This is Captain America for Marvel Crisis Protocol, this time with Sam Wilson in the costume. Coming in at one threat cheaper than Steve Rogers, this version of Captain America can offer a very different way to play Avengers. Indeed, his Leadership was dominant in the game for a while with very wide lists leveraging cheap affiliated characters; however, that seems to have fallen out of favour as a result of a rise of ‘predator’ rosters to this style and changes to the Crises and Tactics cards that it favoured. Captain America is highly mobile and has a long ranged attack which makes him ideal on wide Crises like Infinity Formula where he can leverage his speed to secure various Objectives. The downside to all of this is that he can be rather fragile and he’s somewhat vulnerable to single big dice spikes just dazing him out of nowhere. Usually when I see this Captain America he’s either KOed very early or he’s an absolute terror flying round and interfering with all of my plans.
It was a lot of fun to paint Captain America; by the standards of most superheroes he has quite an interesting costue to work with and red, white and blue is certainly a classic combination of colours. I slightly deviated from the box art as I didn’t care for the red boots and I wanted to keep the look a bit closer to Anthony Mackie’s highly enjoyable portrayal of the character in the MCU. I think that the black boot and pouches gives a slightly less comedic look, though I recognise that this is still not exactly the kind of outfit one might wear to the pub.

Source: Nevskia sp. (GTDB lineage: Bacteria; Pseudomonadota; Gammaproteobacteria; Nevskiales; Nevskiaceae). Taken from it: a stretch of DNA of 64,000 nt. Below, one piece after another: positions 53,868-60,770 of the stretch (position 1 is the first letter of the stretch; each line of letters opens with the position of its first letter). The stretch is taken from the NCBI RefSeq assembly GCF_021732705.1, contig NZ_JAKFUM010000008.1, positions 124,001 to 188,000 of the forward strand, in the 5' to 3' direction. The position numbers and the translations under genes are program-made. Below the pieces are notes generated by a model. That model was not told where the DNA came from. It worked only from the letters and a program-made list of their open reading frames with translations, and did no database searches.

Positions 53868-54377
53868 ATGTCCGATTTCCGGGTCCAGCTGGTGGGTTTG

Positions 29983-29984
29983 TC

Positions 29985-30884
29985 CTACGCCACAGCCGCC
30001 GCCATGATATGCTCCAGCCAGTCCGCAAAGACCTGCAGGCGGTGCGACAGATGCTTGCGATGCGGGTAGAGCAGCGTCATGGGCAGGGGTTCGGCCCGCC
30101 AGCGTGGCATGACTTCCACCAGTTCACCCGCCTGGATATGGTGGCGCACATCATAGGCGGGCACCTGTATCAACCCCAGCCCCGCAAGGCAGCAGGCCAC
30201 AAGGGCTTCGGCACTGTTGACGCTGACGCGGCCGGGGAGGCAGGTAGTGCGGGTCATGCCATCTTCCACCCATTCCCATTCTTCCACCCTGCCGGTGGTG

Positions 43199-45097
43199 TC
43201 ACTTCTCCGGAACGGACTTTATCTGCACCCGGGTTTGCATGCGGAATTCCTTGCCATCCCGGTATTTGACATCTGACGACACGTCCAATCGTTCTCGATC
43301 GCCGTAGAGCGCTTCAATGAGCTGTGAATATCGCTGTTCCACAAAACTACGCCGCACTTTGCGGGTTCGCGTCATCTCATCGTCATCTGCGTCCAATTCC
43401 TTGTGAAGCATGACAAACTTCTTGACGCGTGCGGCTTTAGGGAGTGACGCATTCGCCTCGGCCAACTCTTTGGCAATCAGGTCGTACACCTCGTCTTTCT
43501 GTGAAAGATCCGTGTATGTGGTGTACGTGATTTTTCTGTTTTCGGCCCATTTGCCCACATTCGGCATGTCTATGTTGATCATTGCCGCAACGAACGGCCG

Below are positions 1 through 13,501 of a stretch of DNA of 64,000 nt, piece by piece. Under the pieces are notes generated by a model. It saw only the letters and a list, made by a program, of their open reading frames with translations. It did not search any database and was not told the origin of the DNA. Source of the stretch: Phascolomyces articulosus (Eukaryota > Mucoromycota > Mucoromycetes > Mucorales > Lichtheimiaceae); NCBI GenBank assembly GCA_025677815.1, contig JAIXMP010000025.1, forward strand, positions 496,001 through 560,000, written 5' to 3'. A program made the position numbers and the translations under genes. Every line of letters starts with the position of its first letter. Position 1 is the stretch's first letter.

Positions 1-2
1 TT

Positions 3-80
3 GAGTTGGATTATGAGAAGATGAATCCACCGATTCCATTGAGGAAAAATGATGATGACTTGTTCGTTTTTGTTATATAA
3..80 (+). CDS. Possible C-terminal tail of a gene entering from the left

Here is Red Guardian, the last (for now) member of the Winter Guard in Marvel Crisis Protocol. Red Guardian plays rather like a budget Captain America too; he can do most of the cool stuff that Steve Rogers does but with a bit less panache, he gets dazed much more easily, and he can’t Bodyguard. What he does have is the Comrade’s Keeper card which does allow him to take a hit for a friendly character and then possibly throw the attacker away; unusually there is no size cap on the throw so he could hurl Dormammu or a Sentinel into the distance if needed.
Red Guardian’s red and white suit should have been painful to paint but actually it turned out to be a joy and I got him painted up very quickly and easily. I loved that the sculpt went all in on the old-school appearance with the enormous white boots and gloves. The contrast between the red and white turned out to really make both colours pop so that is something for me to remember in the future.